You've seen bikes in these shots before. In fact, you won't see a street in Amsterdam without at least one bike - they are flooding the streets and in some places it's even becoming a problem to park... seriously! So it's not like bikes are respected - on the contrary. This is not a very uncommon scene in Amsterdam either.
Here's the result from the Lumia 925 (first) and Galaxy S4 - notice the S4 has the smallest angle of all cameras.
Want crops? Here they are from the Lumia 1020 (5MP), Lumia 925 (8,7MP) and Galaxy S4 (13MP). Again, the higher the resolution of your shot, the less you will get in 640 x 480 pixels (and of course, the more detail you'll see).
And to top it all of, here are the 640 x 480 crops from the 38MP results from the Nokia Lumia 1020 and 808 PureView.... Remember this is the "raw" material, uncompressed, no oversampling.
I crop the shots as I go along writing this post. That's why I suddenly discover I moved a bit in some shots, ruining at least one comparison. And that's how I suddenly discover "details" like these. It's obvious the Nokia 808 PureView proves to offer close to insane imaging quality.
In case of the Nokia Lumia 1020, however, the "high resolution" result is only used to work with the shot on your the phone itself, to "zoom again" or focus on a detail later. Important to know: that second image will be oversampled as well. Not as strong as the 5MP original you got in the first place, but it will eliminate some of the noise.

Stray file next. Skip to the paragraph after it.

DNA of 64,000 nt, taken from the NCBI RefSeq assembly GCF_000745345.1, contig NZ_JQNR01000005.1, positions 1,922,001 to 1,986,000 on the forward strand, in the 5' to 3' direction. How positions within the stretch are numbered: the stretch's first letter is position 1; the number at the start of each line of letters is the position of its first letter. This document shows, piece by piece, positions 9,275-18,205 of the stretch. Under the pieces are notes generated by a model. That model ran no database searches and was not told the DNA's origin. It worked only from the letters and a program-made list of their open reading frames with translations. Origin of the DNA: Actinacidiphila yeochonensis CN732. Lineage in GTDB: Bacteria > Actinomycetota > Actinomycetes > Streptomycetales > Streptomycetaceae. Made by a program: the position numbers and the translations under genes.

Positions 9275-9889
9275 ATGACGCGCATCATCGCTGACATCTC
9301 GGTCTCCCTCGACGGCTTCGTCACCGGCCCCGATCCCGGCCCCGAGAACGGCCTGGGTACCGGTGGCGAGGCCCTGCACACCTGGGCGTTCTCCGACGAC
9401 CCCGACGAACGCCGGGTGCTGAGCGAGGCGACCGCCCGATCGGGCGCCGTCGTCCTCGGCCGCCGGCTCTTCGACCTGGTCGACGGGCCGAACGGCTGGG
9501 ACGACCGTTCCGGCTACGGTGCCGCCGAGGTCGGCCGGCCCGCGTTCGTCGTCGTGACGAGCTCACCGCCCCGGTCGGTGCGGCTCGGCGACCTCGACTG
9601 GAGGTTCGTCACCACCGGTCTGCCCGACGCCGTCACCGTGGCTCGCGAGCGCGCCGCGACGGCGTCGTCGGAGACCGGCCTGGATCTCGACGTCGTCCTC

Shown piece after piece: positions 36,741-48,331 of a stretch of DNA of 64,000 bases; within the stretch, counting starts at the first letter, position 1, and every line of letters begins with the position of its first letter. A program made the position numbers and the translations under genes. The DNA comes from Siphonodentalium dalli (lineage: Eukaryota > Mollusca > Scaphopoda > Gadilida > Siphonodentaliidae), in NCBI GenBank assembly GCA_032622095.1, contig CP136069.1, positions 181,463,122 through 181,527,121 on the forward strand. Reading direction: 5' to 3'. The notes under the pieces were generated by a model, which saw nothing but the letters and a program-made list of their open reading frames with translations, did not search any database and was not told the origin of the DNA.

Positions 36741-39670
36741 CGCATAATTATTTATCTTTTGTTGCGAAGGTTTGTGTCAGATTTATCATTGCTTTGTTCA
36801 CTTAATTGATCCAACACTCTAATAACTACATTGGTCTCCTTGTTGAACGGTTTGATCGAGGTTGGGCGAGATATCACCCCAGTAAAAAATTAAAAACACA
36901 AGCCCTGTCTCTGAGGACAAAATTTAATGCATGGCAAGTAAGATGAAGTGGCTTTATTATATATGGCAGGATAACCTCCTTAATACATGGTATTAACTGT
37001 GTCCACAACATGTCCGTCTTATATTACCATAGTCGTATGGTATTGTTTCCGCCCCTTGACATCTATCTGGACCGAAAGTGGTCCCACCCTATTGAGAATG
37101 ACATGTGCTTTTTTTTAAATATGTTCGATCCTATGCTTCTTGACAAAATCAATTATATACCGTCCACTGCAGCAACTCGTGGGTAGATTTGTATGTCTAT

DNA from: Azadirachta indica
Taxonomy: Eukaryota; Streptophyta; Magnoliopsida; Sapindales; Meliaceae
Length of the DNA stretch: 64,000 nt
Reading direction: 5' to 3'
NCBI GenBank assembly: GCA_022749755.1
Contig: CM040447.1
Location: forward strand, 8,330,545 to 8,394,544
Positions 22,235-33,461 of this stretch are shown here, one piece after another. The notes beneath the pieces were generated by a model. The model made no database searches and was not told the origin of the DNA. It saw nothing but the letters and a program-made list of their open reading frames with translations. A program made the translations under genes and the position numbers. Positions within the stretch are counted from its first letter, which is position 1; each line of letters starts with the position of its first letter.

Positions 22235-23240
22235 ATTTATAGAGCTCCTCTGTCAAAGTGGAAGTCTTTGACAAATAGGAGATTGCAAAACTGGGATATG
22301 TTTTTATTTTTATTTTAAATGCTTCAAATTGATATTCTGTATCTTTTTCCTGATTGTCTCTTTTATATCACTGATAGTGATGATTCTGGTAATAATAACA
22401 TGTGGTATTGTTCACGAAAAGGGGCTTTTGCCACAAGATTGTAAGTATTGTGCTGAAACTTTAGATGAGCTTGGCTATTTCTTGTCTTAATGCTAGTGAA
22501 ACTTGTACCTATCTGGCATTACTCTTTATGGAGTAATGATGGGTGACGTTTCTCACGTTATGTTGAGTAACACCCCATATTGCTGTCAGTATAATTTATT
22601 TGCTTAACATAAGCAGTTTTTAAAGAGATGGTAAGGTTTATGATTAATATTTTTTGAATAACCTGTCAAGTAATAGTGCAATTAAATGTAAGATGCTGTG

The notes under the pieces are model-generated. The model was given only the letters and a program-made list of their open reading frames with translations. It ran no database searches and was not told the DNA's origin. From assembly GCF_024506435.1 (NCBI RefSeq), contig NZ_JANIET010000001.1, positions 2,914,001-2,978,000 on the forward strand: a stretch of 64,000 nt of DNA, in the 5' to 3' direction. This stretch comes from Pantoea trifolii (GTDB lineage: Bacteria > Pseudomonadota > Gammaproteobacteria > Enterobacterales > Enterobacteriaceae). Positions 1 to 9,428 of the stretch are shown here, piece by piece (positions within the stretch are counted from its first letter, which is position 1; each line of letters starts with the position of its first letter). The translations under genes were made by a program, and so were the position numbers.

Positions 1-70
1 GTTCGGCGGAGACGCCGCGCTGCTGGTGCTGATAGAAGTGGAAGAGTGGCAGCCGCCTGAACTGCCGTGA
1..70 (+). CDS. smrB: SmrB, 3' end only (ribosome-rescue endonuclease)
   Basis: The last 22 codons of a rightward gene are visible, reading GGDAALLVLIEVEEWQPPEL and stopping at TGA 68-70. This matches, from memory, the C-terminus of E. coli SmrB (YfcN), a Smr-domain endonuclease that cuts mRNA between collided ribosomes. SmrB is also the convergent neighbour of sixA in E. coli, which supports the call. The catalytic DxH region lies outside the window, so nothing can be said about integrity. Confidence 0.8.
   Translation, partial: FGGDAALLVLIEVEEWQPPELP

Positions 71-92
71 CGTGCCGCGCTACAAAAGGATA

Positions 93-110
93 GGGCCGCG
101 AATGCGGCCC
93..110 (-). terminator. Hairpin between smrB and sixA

The last shot in this post: an approaching rainstorm overlooking a boat terrace with the tower of the Wester Church in the back. I chose this one because of the - once more - quite difficult light.
The only camera not featured in this post yet is the Lumia 920 (on Amber), so here it is:
It surprised me, but you can have a look on Flickr to see that actually all shots will show you the time on the big clock of the Wester Church (around 15:15). First I'll compare this with the Nokia Lumia 925:
Now in these resized shots, there's not much difference I'd say, so let's have a look at the crops. Again, Lumia 920 (Amber) first.
Next, same crop coming from the Nokia Lumia 925:
To be totally honest... In this case, I don't see much of a difference - do you?
Let me to conclude this post just focus on the crops from the Lumia 1020 and 808 PureView. First 640 x 480 from the 5MP shot of the Lumia 1020.